Breaking News

Briscoe v. Virginia, Argument Recap

(Restored from Monday post)


When the author of a Supreme Court opinion insists that the ruling had already decided an issue raised in a sequel case, the obvious question is: why was the second one granted?  Justice Antonin Scalia, the author of last June’s controversial, 5-4 decision in Melendez-Diaz v. Massachusetts, had an answer on Monday when the Court heard Briscoe, et al., v. Virginia:  “Why is this case here except as an opportunity to upset Melendez-Diaz?”

As Justice Scalia clear, he understands that the June decision laid down the rule that, if the Confrontation Clause is to be satisfied when the prosecution wants to offer a crime lab report as evidence, the prosecution itself must call that witness as part of its own case, not require the defense to do so.  That is precisely the question posed in the Briscoe case.  And Scalia went on to explicitly criticize the Court “for taking the case.”

Scalia’s comments demonstrated that the fate of Melendez-Diaz may well be the critical issue at stake seven months after it was decided. And that, in turn, raised two questions: would the Justices in the majority and in the dissent in that case hold fast to their opposing positions, and, if they did, how would Justice Sonia Sotomayor, newly arrived on the Court, break the tie?  That, predictably, put much of the focus in the Briscoe argument on what Sotomayor had to say.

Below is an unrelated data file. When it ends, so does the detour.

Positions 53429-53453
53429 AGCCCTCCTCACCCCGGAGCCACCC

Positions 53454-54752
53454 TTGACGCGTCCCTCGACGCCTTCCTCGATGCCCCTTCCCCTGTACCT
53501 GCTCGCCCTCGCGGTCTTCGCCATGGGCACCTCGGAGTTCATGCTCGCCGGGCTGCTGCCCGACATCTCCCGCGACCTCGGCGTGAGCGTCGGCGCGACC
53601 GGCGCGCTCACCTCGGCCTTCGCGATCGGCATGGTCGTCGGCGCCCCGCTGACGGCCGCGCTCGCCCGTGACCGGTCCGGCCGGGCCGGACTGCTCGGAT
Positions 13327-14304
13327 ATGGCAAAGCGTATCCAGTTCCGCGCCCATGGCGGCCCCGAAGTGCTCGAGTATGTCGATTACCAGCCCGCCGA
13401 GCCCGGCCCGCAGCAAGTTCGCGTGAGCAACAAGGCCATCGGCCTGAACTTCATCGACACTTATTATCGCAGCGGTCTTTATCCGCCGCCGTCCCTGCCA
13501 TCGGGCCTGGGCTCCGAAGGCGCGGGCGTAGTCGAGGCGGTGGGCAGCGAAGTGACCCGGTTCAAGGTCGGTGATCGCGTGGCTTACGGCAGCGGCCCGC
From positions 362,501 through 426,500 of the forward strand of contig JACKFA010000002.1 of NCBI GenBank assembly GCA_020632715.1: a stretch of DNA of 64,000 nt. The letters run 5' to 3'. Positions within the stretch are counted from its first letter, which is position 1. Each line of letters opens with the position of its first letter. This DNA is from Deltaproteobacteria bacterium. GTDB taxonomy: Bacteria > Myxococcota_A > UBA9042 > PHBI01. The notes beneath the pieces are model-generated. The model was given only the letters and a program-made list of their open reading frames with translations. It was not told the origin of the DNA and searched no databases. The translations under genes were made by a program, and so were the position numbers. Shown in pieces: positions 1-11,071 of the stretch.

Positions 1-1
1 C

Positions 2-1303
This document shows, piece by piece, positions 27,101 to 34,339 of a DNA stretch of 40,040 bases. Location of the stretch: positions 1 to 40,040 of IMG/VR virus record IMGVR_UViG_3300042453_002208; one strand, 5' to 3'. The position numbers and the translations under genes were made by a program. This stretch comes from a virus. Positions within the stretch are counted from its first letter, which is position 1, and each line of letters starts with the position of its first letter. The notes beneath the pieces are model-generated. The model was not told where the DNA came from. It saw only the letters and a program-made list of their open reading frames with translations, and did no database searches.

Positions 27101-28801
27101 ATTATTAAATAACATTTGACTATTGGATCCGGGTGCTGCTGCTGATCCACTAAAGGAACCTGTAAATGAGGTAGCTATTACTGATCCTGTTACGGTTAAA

By the end of the hearing, however, Sotomayor had been on both sides of the issue.  When the lawyer for the drug traffickers involved in the case was at the lectern, she seemed skeptical about the argument that the Constitution required the prosecution necessarily to call to the stand any witness on whose out-of-court statement it intended to rely. But when two lawyers outlining the prosecutors’ view, were arguing, Sotomayor appeared to sense an effort to undermine what Melendez-Diaz had established.